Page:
The Athens City Code Office issued 210 warnings for failure to remove snow in 2014, highlighting a city law’s little-known consequences.
After snowfall, residents have four hours to clean their sidewalks, according to city code. If snow is not removed by this time frame a resident can face a minor misdemeanor charge, which comes with a fine up to $150. But actual citations are rare, Code Director John Paszke said. Most residents just receive warnings.
“We issue a warning, then do a subsequent follow up the next day,” Paszke said in an email. “If (it’s) not shoveled by then, we forward it to the law director’s office for a court summons.”
“It’s actually a criminal offense,” Law Director Lisa Eliason said. “You actually go into court on this. You have an arraignment and everything.”
In early February, two people were cited for not removing snow after a storm, and each paid their citation, Eliason said.
Though the city issued more than 200 warnings last year, this number can change drastically from year to year; for example, in 2012, code enforcement officials handed out 33 warnings.
In 2015, the code office issued 45 warnings before Ohio University’s spring break, Paszke said.
Councilwoman Michele Papai, D-3rd Ward, said the fine for the offense is high because clear sidewalks are a matter of pedestrian safety.
“It can be very dangerous,” Papai said. “It’s a health and safety issue.”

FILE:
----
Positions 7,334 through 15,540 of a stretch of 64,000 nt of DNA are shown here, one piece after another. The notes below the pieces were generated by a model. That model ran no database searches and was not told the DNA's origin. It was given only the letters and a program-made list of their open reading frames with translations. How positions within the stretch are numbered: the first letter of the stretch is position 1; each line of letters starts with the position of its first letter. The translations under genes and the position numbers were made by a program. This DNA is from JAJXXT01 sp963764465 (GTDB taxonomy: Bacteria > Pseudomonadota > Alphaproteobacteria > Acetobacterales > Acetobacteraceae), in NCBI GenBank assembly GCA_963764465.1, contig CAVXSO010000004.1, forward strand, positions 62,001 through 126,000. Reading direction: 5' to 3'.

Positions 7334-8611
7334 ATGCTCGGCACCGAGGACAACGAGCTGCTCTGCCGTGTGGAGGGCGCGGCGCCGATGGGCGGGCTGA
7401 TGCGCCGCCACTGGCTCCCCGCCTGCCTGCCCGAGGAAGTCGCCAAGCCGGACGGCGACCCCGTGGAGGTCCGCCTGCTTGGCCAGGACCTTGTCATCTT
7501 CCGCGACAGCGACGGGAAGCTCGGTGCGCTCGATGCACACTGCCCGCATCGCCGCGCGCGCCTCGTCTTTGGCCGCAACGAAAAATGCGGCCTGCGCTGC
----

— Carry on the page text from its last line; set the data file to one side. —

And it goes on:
Though the city helps with clearing some sidewalks, Papai said efforts are mostly focused on routes to schools.
Residents and business owners are expected to take care of their own section of pavement.
“The city is responsible for sidewalks as well as you are,” Papai said. “It’s for the protection of citizens on your property.”
Papai said sometimes people might want to file lawsuits against property owners or the city after taking a tumble on sidewalks.
No such lawsuits have been filed in recent years, according an Athens City Municipal Court official.
Papai said she did notice that not all residences or businesses clear their sidewalks on the weekends, but she wasn’t sure why.
“You’d think business owners would not want anyone falling down,” Papai said.
When a business fails to shovel or salt their sidewalks, she said, an official from the city would often go and talk to the business.
Regardless, the code office has reinvigorated its “effort to be out there and encourage people to clear their sidewalks,” Papai said.